Heroic Souls RPG

Thoughts on Mechanics: Stealing What Works
Crunchy dribbles

5th edition has a simple base of mechanics that are based upon small numbers interacting with each other. Proficiency bonuses are standard across levels, but some classes double the bonuses. Advantage and disadvantage allow two tools for better or worse. Some classes get a pool of dice that they can spend on select roles.

The largest advantage I see to this system is the ability to have a non-shifting scale of difficulty classes for rolls. I love the idea of letting the world define what is impossible or improbable. As such, I fully want to maintain the inherent simplicity ofthe system.

I want to integrate a few lessons on design that I’ve learned from those girls and boys over at Paizo from their a Starfinder system. Some classes have bonus dice that scale with level, but they can forego the dice to allow reroll the original dice. These dice are limited to specific rolls, but they are used everytime the roll is made. Every class can attack twice at penalty, and various classes can attack more for increased penalties.

I also have a few unique ideas that could be interesting to integrate. I think some classes should be able to forgo a d20 roll and roll a 3d6 instead. This would normalize the roll at the expense of being rid of the 19 and 20 results. I would love to even have a high risk class that forego the d20 for an exploding 3d4. The statistics onthe average rolls would be fun to compute, but I think it could be fun to have that high risk reward type class.

Can anyone else think of interesting mechanics we can create or steal to make this system fun?

What do you do with a problem like Pablo?
How do you catch a thief and make him not sneak attack?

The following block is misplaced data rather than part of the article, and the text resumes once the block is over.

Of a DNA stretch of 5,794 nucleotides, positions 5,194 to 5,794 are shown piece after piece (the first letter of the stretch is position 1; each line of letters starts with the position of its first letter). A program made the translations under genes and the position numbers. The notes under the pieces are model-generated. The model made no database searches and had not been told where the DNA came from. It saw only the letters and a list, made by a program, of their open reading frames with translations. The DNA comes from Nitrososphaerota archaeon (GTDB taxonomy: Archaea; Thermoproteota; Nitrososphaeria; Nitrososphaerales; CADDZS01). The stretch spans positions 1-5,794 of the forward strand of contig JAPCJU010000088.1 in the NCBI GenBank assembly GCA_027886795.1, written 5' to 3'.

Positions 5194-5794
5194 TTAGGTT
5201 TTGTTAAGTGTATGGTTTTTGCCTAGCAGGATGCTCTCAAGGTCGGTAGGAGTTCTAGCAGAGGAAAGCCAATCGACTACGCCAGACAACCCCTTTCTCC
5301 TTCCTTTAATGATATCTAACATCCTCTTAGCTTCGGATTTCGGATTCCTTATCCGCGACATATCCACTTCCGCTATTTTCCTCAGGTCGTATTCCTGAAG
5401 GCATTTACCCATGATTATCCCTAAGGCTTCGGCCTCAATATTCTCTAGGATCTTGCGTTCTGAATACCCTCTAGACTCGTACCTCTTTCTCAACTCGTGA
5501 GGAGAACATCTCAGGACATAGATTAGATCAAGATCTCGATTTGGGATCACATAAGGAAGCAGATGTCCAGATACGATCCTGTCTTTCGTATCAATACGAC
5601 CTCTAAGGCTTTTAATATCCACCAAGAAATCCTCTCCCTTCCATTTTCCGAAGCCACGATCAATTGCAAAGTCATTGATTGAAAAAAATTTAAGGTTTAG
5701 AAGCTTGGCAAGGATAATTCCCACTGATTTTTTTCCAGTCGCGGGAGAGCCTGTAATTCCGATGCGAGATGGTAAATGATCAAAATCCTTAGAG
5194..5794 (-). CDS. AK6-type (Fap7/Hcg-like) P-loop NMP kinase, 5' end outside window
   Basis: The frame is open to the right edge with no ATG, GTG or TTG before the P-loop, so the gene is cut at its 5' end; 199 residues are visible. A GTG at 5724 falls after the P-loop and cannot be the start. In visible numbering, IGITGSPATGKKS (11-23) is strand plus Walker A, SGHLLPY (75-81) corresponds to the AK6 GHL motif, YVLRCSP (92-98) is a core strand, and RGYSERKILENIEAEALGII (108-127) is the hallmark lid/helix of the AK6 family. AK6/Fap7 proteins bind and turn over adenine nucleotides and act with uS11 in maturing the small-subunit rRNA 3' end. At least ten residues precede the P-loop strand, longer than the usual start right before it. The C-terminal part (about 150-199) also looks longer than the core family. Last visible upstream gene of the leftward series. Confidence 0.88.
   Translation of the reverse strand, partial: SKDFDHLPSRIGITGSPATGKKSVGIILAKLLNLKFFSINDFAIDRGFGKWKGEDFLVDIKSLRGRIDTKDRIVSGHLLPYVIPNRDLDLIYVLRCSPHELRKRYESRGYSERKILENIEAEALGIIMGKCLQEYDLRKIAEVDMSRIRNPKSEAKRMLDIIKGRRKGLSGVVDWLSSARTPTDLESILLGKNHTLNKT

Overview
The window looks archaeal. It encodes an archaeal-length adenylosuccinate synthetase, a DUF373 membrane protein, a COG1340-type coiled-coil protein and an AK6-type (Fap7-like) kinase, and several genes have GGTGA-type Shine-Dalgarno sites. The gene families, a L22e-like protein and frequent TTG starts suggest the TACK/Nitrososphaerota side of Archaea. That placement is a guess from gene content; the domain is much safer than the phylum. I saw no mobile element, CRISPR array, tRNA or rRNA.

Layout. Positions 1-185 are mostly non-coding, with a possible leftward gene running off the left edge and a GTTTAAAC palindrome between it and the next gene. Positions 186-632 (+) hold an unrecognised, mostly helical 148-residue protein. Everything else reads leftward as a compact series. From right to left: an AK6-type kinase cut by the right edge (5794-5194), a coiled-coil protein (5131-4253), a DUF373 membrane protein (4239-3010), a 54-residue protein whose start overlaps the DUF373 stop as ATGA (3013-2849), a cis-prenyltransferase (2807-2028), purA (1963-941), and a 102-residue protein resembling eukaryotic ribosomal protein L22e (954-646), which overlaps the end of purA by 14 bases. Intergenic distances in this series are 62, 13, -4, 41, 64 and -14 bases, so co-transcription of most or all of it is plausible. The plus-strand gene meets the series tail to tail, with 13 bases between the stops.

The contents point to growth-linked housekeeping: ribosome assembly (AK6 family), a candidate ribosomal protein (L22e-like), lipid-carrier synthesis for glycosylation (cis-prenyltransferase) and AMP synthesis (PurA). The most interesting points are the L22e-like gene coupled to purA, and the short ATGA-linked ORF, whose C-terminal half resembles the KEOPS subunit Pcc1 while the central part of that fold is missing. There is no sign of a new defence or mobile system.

I admit it. I was addicted to 3rd edition D&D. The symmetric design, organic multiclassing, and simplicity of the d20 really compelled me. Yet for all the good things that 3rd edition have us, it was not a perfect system for every campaign and every world structure

One problem that always bugged me with 3rd edition was trying to create non- combat experts that were not just bad at combat because I would just casually let them participate in fights. I wanted the mechanical background to be present so that a player could look at an npc after the fact and know roughly the choices they made to get where they were. I wanted Pablo to be Pablo.

Pablo was an NPC in an old campaign that I wanted ti be a master thief with no real combat ability or even the ability survivability to take normal hits.

Pablo never got an official character sheet because I always needed to adjust how he played. Essentially, he was a level 1 rogue with a dozen out of combat levels that would appear to explain how he could bluff and subdue with the best.

The current beta of the Heroic Souls leveling system where levels are gained in different directions is a direct answer to fixing Pablo. In a heroic souls game, Pablo would be a 1/4/10/1. (Combat/ social/ expertise/ heroic), and I believe any character could follow in his footsteps.